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I remembered the dents I put in that case. He asked if I wanted to buy it, but wanted a lot of money. Well, last year, the guy got back to me and made another offer. So I bought my first guitar — I own it again! I had it set up, and it sounds killer! He said there was a good one at Sam Ash, so I went up there and played it for a while. I was totally embarrassed to buy it because it has a fake cigarette burn in it and screws that have been rusted and two kinds of rubbed-off finish.

John Scofield uses the old Vox AC30 models as well as the re-issues until One of them is a reissue from the late Nineties that hr modded, changing one of the speakers. I like the reissues up until about and through the 90s. I like those reissues. John Scofield has two old Sundown amps, each one with a inch speaker. John Scofield has a large effects board, but only uses them occasionally to create specific sounds.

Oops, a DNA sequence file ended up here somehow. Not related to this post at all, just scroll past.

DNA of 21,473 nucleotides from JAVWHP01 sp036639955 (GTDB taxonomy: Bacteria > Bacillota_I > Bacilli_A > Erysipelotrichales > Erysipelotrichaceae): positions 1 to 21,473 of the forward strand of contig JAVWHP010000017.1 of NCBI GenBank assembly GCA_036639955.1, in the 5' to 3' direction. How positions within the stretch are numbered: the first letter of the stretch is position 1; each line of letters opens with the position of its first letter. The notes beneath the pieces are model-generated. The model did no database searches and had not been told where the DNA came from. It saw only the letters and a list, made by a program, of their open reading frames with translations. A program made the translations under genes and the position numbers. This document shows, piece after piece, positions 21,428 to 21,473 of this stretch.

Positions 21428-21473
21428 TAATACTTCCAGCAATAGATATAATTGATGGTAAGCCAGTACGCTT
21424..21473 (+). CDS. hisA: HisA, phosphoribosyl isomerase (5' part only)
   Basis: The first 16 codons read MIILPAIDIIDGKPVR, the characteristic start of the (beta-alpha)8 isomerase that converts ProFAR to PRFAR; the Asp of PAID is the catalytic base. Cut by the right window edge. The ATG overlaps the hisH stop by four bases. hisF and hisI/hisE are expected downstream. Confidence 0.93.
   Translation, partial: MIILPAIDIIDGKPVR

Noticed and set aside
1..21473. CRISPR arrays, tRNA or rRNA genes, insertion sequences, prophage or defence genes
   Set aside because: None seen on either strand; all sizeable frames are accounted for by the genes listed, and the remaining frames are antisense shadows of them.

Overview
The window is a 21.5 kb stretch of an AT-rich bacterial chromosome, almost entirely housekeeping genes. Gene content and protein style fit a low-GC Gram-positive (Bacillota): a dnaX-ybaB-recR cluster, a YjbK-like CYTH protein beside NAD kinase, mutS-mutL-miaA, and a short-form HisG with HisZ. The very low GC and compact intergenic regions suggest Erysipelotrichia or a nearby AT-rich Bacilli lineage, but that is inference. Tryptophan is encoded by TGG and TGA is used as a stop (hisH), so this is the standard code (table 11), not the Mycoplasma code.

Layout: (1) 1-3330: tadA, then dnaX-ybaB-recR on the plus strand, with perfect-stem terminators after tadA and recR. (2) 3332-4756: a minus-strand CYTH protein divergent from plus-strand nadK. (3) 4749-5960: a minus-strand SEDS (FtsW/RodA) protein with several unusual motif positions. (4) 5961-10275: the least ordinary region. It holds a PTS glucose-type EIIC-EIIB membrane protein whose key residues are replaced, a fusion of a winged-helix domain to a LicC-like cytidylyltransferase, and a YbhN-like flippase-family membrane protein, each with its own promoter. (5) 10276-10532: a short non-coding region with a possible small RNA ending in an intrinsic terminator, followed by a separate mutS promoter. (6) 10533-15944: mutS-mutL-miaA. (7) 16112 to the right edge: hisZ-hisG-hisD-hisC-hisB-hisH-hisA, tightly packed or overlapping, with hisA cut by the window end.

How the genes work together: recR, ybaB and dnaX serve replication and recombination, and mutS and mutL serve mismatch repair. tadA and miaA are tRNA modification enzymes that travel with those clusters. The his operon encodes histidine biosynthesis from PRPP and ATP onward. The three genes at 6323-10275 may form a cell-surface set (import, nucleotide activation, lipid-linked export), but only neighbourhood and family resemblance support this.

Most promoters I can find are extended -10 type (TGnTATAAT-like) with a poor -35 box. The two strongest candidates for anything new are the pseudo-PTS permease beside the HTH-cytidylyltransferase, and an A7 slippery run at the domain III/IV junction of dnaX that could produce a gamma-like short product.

His pedalboard is custom-made by pedalboards. Another pedalboard is done by Mason Marangella at Vertex. Scofield uses it to fatten up his sound. He uses just a little bit of distortion, but with the tone filter knob all the way up. He has 6 or 7 of the older RATs. John uses the Ibanez CS9 chorus pedal with both controls cranked open to get a typical Leslie effect. Kenny Burrell is a legendary jazz guitar player who is known for his recordings on the Blue Note label.

His main influences are Charlie Christian and Django Reinhardt. They did it reluctantly. I played that guitar for a while, but it was too heavy. I prefer the Super model with two humbuckers and a Florentine cutaway. With that cutaway, I can get my whole hand up there. He played on s of gold records and is proficient in a wide variety of styles, going from pop to blues to bebop. He did the majority of his sessions and solo recordings on his The has Schaller tuners, a graphite nut, a KTS titanium bridge, and two Gibson 57 classic pickups. Larry has a second Gibson ES, which was given to him by a fan.

This is the amp Larry Carlton used for his Steely Dan sessions. So yeah, this has been clean and sounds wonderful. Larry uses a Fender-style heavy pick. He plays with the rounded edge, not the point, to get a better tone. Mike Stern grew up playing blues and rock on Fender Telecasters and Stratocasters, and he stuck with Tele-style guitars when he started playing jazz.